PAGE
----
Regarding her cervical fusion, Belcher does not cite to any records indicating that she had the surgery or received treatment in relation to the surgery between July 2008, and September 2010. Rather, she argues that "[b]ecause [she] did not have a cervical fusion between her September 30, 2010 date last insured and March 2011, the March 2011 x-rays prove that she had a cervical fusion between... July 18, 2008 and her September 30, 2010 date last insured." Belcher's Br. at 5. The March 2011 x-rays, however, prove nothing regarding timing, and the Court will not assume, without evidence, that the cervical fusion occurred between July 2008, and September 2010, or that Belcher received treatment in relation to a cervical fusion during that time period. Belcher's counsel's statement that the surgery occurred between July 2008 and September 2010, and not between September 2010, and March 2011 (or some other period of time), is unsupported. Simply put, the x-ray does not indicate that Belcher's back impairment was severe during the time period in question, and the ALJ did not err in failing to mention this record in her decision.
Dr. Reed's notes concerning Belcher's back pain and radiculopathy also do little for Belcher's argument. Dr. Reed's notes on September 30, 2009, indicate that she requested a physical therapy consult to treat Belcher's "lower back pain." Tr. at 512. Dr. Reed, however, described Belcher's back pain as "not... severe, " and she provided no other treatment (i.e., no prescription, injection, testing, etc.) at that time. Id. Six months later, on March 10, 2010, again Dr. Reed treated Belcher for low back pain and referred her to physical therapy for treatment. Once again, however, Dr. Reed noted that Belcher's back pain was not severe, and no further treatment was provided. Id. at 217.
The two notes from Dr. Reed are not "objective medical evidence." They are not "signs" (there is no indication that Dr. Reed performed any sort of "diagnostic techniques" to diagnose Belcher with radiculopathy or lower back pain), and they are certainly not "laboratory findings." By all accounts, they are simply reports of Belcher's subjective complaints (i.e., symptoms). These specific records also do not indicate that Belcher's back impairment was severe, and the ALJ did not err in failing to mention these records in her decision.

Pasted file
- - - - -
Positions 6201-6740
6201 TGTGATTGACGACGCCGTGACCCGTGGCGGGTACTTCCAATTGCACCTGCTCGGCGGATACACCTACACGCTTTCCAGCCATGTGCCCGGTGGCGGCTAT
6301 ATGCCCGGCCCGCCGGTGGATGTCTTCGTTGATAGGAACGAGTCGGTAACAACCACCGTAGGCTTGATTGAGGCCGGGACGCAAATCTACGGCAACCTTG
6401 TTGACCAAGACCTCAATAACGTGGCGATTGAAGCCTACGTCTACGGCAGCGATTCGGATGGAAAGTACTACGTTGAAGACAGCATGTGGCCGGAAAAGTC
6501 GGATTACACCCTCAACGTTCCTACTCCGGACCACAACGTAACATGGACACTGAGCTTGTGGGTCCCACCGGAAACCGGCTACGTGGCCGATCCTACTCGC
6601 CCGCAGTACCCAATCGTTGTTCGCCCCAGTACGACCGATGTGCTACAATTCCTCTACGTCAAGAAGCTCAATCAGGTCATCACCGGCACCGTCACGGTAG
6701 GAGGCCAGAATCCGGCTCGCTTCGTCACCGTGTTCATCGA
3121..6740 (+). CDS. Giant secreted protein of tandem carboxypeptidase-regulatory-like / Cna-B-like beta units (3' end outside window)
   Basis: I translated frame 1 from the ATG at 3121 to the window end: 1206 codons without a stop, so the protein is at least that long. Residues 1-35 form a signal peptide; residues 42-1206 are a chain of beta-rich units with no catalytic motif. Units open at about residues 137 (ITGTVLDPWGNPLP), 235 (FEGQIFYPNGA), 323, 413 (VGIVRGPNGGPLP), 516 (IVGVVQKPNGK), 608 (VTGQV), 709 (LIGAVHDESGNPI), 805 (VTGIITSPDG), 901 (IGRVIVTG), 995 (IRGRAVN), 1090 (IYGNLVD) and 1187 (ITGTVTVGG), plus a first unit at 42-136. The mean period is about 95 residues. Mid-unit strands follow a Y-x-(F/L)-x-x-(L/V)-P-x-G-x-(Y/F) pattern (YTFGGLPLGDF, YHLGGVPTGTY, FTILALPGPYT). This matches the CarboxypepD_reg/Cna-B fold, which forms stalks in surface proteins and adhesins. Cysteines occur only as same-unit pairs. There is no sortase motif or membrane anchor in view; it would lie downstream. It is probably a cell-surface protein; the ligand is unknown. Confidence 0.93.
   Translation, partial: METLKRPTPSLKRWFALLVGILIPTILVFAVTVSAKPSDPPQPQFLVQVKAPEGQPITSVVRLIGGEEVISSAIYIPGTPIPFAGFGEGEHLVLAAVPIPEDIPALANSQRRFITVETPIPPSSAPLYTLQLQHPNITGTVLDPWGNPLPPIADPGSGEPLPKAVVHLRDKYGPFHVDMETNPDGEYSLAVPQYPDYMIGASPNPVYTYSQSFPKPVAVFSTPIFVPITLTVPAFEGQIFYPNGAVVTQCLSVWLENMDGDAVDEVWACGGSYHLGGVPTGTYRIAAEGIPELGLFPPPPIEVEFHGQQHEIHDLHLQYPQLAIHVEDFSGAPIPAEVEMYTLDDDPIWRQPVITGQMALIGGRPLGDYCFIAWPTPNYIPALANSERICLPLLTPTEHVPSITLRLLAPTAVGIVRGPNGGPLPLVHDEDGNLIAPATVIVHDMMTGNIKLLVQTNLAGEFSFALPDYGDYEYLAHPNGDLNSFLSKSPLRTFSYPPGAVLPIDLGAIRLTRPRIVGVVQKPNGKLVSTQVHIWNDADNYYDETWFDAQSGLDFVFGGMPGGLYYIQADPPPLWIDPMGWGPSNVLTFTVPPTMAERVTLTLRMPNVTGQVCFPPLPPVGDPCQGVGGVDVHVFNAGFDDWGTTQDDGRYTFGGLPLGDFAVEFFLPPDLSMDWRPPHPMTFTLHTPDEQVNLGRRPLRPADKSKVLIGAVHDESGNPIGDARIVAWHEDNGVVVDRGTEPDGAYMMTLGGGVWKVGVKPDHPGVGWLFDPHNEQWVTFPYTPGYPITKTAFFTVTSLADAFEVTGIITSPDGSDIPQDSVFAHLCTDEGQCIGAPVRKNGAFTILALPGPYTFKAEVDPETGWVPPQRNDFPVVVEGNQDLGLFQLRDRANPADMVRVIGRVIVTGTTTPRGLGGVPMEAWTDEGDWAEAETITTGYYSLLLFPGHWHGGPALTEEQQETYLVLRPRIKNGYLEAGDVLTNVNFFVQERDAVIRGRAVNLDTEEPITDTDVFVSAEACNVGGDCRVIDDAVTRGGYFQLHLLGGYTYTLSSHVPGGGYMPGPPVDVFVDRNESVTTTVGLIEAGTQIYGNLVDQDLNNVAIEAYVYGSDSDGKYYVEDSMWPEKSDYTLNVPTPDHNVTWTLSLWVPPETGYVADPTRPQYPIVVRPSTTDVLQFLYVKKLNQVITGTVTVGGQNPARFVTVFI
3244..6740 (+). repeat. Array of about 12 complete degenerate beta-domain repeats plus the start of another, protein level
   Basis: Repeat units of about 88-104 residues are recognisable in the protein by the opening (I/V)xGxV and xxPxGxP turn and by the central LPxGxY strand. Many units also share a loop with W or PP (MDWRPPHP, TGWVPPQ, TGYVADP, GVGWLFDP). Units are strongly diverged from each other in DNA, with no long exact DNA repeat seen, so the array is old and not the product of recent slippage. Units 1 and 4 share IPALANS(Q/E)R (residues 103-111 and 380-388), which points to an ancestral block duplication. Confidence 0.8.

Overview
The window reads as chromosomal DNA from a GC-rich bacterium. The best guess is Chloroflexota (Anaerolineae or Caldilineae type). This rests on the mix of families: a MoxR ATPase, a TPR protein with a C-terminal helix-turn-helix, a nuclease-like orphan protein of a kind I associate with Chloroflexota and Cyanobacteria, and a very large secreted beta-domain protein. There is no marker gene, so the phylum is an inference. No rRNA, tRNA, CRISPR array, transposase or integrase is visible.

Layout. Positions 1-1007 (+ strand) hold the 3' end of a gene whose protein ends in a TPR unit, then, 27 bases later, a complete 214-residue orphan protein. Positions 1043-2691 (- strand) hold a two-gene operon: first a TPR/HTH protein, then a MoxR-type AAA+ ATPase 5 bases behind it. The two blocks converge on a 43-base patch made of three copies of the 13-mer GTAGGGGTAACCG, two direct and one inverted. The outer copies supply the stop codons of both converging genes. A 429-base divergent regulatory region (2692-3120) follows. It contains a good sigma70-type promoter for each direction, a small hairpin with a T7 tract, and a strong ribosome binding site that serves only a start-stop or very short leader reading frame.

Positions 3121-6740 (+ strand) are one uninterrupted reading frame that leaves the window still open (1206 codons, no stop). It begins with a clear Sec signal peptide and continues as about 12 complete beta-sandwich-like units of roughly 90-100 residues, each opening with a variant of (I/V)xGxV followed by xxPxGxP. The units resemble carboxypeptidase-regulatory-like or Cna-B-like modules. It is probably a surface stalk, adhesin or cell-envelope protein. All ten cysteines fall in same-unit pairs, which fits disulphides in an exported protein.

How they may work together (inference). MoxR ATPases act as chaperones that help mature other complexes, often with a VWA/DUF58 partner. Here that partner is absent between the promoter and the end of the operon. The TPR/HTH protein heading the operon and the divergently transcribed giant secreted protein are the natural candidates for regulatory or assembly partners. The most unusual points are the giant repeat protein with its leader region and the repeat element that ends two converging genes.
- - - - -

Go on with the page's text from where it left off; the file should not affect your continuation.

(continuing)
Lastly, Belcher argues that the ALJ incorrectly alleged that her attorney failed to assert back and/or neck impairments in his pre-hearing memo to the ALJ. Indeed, Belcher notes that her attorney referred to "low back pain" and a "herniated cervical disc" in the memo. While this is true, counsel, in bold letters, stated in his opening paragraph that Belcher was "no longer able to work due to congestive heart failure, hypertension, diabetes, gastroparesis, and rectal surgery." Tr. at 206. There is no mention of any back and/or neck problem in his opening paragraph. While there is mention of Belcher's low back pain and a herniated cervical disc later in the memo, there is simply no indication that those issues were severe. Thus, the ALJ did not err in noting that Belcher's attorney failed to allege any back and/or neck impairments in his pre-hearing memo.
Notwithstanding the foregoing, the ALJ properly considered Belcher's neck and back impairments, but (correctly) found them to be non-severe. See 20 C.F.R. § 404.1512(a) ("We will consider... impairment(s) you say you have or about which we receive evidence.").
Based on the foregoing, remand is not warranted.
In this case, the ALJ satisfied her obligation to articulate the reasons for her decision, and that decision is supported by substantial evidence in the record. Accordingly, the decision of the ALJ is AFFIRMED.